Small shifts in Leadership can Make the Team Dynamic
Thanks to research on human behavior, we know what it takes for the average person’s brain to perform at its best, cognitively and emotionally—even under the pressures of the modern workplace. Following are the two researched insights that may help leaders to spark positive behavioral shifts in their organizations:
The brain’s activity is split across two complementary systems—one deliberate and controlled, the other automatic and instinctive. The deliberate system is responsible for sophisticated, conscious functions such as reasoning, self-control, and forward thinking. It can only do one thing at a time and tires remarkably quickly. Brain’s automatic system lightens this load by automating most of our repetitive activities, but as the brain’s deliberate system becomes more exhausted, the automatic system increasingly takes the reins, leaving us prone to make misleading generalizations and knee-jerk responses. That’s why multitasking is such a problem. We think we can parallel process, but each tiny switch from one conscious task to another wastes a little of the deliberate system’s time and mental energy. Research shows that people are less creative, more stressed, and make two to four times as many mistakes when they deal with interruptions and distractions.
Another way that the deliberate system’s limitations play out in the workplace is that decision-making quality drops the longer people go without a break. However, if leaders can encourage people to go offline when doing their most important work, as well as taking more frequent breaks, they’ll see an uptick in productivity, innovation, and morale.
Our brain is constantly looking for threats to fend off or rewards worth pursuing. When we’re more focused on threats than rewards, we’re in defensive mode. Our brain diverts some of its scarce mental energy into launching a ‘fight flight or freeze’ response, and as those instinctive responses unfold—looking more like ‘snap, sulk, or skulk’ in the workplace. Meaning, some of our more emotionally sophisticated neural machinery has gone offline.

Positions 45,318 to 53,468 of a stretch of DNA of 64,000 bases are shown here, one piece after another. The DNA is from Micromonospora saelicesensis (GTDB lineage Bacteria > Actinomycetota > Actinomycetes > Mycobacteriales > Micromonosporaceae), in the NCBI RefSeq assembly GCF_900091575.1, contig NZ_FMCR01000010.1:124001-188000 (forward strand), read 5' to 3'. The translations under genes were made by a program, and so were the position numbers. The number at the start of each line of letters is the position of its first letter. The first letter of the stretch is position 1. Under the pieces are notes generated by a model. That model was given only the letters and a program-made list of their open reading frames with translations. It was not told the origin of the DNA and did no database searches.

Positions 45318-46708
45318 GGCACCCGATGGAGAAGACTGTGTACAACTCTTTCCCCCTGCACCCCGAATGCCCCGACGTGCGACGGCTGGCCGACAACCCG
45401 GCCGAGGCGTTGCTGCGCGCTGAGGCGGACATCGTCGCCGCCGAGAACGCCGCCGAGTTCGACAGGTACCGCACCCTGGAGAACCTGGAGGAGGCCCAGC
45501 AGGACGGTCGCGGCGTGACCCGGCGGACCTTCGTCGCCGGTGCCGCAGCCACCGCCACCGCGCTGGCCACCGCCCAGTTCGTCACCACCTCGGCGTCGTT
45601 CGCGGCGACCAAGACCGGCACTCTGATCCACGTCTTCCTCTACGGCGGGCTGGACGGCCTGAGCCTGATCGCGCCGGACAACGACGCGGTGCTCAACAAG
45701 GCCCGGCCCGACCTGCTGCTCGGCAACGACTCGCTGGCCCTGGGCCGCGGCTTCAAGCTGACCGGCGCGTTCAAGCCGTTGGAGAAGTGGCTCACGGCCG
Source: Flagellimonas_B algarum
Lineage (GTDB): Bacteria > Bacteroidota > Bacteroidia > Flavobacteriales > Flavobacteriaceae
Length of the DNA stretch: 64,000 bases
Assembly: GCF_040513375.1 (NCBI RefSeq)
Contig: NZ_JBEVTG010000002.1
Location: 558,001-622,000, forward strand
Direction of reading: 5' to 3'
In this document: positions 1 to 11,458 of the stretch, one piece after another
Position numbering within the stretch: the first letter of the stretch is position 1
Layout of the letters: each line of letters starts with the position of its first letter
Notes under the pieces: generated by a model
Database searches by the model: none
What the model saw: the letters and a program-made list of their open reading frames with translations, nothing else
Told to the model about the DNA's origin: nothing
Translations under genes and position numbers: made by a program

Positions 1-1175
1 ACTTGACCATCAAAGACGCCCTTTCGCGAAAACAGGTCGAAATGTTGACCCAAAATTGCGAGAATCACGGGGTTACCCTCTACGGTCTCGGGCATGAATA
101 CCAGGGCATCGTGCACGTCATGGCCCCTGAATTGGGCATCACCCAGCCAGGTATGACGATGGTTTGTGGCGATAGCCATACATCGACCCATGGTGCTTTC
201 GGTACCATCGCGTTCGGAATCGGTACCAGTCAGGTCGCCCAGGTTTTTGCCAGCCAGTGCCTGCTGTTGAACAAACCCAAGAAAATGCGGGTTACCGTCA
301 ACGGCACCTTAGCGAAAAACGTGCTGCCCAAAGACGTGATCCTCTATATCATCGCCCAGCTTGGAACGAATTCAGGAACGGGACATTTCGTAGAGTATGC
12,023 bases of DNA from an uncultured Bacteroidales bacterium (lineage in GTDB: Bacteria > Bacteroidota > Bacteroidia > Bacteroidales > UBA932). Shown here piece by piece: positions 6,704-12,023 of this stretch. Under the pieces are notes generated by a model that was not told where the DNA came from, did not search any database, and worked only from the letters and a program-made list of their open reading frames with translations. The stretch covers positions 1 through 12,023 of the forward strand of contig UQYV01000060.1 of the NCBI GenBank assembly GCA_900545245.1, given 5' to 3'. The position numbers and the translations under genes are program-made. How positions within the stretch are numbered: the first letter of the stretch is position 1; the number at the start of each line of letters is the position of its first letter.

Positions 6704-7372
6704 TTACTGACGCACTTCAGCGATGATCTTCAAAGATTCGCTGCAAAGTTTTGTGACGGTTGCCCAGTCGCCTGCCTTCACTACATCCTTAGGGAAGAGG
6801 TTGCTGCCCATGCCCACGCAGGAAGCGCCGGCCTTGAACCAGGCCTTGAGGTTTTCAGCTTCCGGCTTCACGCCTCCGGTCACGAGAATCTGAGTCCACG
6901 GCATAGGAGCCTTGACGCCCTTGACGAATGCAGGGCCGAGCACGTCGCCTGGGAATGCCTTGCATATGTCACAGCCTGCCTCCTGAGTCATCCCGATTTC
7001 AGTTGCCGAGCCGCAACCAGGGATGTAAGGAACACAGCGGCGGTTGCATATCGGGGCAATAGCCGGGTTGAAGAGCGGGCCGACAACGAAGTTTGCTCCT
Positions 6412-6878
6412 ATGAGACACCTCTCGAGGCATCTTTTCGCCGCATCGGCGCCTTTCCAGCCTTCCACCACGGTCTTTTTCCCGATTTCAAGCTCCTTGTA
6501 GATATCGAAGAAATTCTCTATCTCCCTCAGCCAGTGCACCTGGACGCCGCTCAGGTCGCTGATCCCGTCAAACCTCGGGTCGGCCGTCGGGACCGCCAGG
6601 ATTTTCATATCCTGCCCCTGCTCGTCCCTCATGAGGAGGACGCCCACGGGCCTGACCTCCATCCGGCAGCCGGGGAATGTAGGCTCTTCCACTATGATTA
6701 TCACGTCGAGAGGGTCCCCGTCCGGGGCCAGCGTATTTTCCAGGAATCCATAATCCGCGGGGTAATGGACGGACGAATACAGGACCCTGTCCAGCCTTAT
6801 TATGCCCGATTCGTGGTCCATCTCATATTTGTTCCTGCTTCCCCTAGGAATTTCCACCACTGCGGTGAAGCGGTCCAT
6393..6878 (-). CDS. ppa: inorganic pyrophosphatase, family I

This matters, because it takes surprisingly little to put someone’s brain into defensive mode, which can create vicious circles in the workplace, triggering an instinctive defensive reaction that makes it harder for them to solve the problem at hand.
But then there’s discovery mode, where people’s brains are focused on the potential rewards in a situation—for instance, a feeling of belonging or social recognition, or the thrill of learning new things. If leaders can foster a rewarding environment even amidst the most difficult situations, it’s likely that they can dampen that primal feeling of being under threat just enough to nudge people out of defensive mode and back into top form.
By focusing on something positive before getting into the tough stuff, leaders can help people stay in high-performance discovery mode.
Simple tweaks based on the latest behavioral research can nudge employees into top form and create a more productive environment for everyone.